Road rage can mist the eyes. There is no reason, however, for that mist to travel to the brain.
Yet this may have happened in the case of Emma Way and her indomitable belief in the right of Way.
Way was allegedly driving her car through Norfolk, England last Sunday. Maneuvering wasn't, perhaps, so easy as she encountered a 100-mile cycle ride called the Boudicca Sportive.
It seems, though, that she channeled her inner combative Boudicca and asserted herself excessively.
Please don't take my word for it. Take hers on Twitter: "Definitely knocked a cyclist off his bike earlier. I have right of way -- he doesn't even pay road tax!"
Did she offer a hashtag in order to garner a little more support? Of course. It was #Bloodycyclists.
There are times, of course, when cyclists (especially those wearing tight shirts advertising Italian cheese) can themselves be arrogant or even belligerent.
In this case, however, the cyclist in question, Toby Hockley, told the BBC that Way didn't stop and couldn't have known whether he was alive or dead.
What is definitely alive, though, is a controversy and possible legal case.
Concerned human beings decided to alert the police to Way's rashtagged tweet. The police tweeted her: "@emmaway20 we have had tweets ref an RTC with a bike. We suggest you report it at a police station ASAP if not done already & then dm us."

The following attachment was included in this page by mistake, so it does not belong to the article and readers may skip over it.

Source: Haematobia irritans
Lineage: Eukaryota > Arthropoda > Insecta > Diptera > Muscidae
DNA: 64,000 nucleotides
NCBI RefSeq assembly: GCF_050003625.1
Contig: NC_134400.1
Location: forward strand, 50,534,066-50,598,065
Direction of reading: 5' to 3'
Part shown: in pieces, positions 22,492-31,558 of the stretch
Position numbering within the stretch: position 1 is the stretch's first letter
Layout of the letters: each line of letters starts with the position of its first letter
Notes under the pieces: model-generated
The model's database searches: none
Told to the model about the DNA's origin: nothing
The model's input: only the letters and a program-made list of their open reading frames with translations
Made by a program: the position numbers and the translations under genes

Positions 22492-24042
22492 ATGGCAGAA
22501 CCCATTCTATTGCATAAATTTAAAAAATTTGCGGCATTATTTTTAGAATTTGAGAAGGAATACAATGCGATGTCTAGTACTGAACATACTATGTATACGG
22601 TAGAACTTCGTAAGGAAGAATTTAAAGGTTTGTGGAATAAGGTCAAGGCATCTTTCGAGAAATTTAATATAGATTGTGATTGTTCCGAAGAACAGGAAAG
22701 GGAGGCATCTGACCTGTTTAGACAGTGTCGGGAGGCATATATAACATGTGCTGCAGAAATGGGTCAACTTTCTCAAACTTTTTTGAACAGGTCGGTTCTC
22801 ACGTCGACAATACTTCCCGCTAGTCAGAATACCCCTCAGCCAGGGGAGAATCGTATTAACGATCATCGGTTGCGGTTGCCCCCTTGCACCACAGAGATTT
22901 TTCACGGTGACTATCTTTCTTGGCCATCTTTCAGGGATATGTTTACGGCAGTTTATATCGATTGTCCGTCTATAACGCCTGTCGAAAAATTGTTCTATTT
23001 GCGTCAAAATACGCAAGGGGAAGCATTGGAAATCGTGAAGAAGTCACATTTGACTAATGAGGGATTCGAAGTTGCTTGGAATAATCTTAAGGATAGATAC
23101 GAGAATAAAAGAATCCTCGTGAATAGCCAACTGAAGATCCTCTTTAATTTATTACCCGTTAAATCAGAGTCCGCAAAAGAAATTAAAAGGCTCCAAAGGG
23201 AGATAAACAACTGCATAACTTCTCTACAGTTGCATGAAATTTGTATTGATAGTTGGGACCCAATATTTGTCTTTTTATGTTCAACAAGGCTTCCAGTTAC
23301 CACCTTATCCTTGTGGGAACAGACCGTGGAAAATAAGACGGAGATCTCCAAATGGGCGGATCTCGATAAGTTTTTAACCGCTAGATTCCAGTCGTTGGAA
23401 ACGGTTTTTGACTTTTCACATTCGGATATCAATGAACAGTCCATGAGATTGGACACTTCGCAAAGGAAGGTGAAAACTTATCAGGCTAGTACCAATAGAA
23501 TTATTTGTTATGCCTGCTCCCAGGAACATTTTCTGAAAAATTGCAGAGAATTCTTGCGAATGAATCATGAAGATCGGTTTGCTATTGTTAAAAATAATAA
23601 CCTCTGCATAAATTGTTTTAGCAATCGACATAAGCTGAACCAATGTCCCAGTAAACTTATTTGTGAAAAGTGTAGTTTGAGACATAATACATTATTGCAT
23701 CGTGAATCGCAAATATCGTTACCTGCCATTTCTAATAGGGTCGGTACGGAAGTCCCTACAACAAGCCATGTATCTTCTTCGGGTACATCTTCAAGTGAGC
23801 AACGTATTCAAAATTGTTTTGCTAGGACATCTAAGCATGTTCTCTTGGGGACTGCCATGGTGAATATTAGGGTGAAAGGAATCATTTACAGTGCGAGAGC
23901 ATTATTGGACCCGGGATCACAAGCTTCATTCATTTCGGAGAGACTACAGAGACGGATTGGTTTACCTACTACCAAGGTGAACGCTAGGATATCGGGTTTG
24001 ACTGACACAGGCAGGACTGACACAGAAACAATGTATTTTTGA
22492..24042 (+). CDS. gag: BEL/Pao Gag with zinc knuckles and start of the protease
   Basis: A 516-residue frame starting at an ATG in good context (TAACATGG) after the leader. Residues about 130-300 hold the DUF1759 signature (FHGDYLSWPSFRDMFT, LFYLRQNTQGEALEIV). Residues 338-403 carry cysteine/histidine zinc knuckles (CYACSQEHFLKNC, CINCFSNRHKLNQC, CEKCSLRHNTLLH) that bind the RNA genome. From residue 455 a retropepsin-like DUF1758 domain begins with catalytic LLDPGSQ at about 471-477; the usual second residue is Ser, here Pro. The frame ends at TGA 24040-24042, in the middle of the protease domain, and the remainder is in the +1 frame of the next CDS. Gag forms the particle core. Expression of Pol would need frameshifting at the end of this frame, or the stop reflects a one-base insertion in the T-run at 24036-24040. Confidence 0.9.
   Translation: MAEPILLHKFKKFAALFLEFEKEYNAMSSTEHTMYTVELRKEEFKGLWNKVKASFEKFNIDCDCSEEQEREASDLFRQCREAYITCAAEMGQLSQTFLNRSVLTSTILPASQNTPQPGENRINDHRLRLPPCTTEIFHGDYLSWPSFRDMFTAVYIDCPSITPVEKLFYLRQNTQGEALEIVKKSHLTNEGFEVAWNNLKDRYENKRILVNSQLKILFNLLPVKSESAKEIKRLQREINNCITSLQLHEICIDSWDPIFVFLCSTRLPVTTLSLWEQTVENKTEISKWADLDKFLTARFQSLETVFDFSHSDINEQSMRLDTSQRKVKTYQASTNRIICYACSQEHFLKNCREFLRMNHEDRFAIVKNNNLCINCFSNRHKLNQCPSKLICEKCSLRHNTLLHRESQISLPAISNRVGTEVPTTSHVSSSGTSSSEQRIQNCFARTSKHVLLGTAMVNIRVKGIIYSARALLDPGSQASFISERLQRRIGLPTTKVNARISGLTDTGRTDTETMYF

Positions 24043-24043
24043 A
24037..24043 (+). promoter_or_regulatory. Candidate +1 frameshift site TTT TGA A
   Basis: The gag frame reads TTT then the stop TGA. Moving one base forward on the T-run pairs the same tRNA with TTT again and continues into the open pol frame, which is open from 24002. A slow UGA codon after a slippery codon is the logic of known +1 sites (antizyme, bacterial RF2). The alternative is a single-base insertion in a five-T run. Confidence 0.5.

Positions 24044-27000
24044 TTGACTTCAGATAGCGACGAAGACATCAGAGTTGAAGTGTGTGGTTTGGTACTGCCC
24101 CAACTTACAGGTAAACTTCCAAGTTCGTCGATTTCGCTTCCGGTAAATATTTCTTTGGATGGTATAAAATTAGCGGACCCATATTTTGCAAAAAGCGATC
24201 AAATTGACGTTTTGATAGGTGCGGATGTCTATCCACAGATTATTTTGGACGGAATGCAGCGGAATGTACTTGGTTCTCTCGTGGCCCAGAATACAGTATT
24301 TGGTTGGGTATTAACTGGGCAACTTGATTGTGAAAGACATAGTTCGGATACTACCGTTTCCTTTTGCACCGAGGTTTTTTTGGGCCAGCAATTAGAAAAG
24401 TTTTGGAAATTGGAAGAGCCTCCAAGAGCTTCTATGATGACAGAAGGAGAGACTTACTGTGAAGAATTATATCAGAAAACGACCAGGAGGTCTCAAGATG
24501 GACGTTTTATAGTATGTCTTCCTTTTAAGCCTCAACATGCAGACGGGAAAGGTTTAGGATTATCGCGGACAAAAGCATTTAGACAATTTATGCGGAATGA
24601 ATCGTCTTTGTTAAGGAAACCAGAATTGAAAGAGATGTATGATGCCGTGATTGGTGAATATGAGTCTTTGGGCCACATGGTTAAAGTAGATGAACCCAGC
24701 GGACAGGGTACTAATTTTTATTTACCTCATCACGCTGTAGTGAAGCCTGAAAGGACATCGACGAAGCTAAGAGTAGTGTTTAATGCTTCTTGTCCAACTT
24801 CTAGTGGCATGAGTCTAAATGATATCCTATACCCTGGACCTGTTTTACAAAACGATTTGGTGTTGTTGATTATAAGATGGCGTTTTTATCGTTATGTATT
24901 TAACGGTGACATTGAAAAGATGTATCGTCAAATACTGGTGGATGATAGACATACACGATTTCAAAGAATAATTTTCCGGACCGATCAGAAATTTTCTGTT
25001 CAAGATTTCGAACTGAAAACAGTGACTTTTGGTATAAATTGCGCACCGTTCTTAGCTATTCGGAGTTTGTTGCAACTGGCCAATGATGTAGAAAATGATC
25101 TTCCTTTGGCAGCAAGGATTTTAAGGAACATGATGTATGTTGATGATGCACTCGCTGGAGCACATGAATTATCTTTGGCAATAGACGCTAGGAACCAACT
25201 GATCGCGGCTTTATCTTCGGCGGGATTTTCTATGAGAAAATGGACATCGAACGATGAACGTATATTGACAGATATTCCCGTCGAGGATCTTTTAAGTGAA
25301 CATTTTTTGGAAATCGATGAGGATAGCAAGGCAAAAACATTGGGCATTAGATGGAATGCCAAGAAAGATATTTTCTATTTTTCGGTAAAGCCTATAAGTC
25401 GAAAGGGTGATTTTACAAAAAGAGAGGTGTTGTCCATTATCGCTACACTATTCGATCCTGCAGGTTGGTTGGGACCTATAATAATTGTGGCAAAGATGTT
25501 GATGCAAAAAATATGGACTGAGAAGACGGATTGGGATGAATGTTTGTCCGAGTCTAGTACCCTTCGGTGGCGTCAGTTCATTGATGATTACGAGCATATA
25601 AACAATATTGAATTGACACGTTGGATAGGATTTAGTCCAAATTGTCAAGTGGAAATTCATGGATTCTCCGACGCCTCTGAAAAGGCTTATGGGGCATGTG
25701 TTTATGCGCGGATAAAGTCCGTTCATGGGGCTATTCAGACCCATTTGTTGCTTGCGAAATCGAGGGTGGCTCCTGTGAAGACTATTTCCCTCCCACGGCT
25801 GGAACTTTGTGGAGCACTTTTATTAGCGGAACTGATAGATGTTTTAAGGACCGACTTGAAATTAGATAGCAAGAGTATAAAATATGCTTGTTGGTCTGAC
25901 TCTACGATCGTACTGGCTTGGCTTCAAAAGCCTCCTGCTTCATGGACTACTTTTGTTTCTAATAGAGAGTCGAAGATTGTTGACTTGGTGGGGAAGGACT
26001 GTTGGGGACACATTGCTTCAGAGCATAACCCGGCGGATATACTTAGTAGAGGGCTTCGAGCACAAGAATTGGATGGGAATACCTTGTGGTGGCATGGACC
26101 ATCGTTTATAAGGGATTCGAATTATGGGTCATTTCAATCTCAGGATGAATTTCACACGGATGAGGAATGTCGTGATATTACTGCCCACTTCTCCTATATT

One tweeter tried to help the police further by offering a photo that appeared to be from Way's Twitter feed. It was of a car speedometer, its needle at around 95 mph.
More Technically Incorrect
The police confirmed to the Independent that they have been in contact with both Way and Hockley and investigations are continuing. (Way has removed her Twitter account.)
Her employer, accountancy firm Larking Gowan, issued a very serious statement: "Please be assured that this is not a view held by the firm and we most certainly do not condone this behavior."
Because this is a world in which nothing exists unless it's on social media, Hockley took to the rival Facebook to offer his own account.
He wrote: "Oh hi! That was me you hit and FYI, you didn't knock me off, I'm too hard to be hurt by a pissy micra or whatever it was you were driving."
The "micra" would be a reference to the Nissan Micra, which is a small, but very useful car when taken to the narrow streets of England.
Oddly, though, he seemed to contradict himself when speaking to the BBC, offering that he had indeed been thrown from his bike: "She came on to my side of the road. I took the wing mirror off and I went flying off my bike into a hedge. She hit me hard, really hard. I am lucky to be alive. But I managed to get out of the hedge and stand up."
The lesson here is all too painfully clear: If you knock someone off their bike and feel a desperate need to boast about it on Twitter, try protecting your tweets.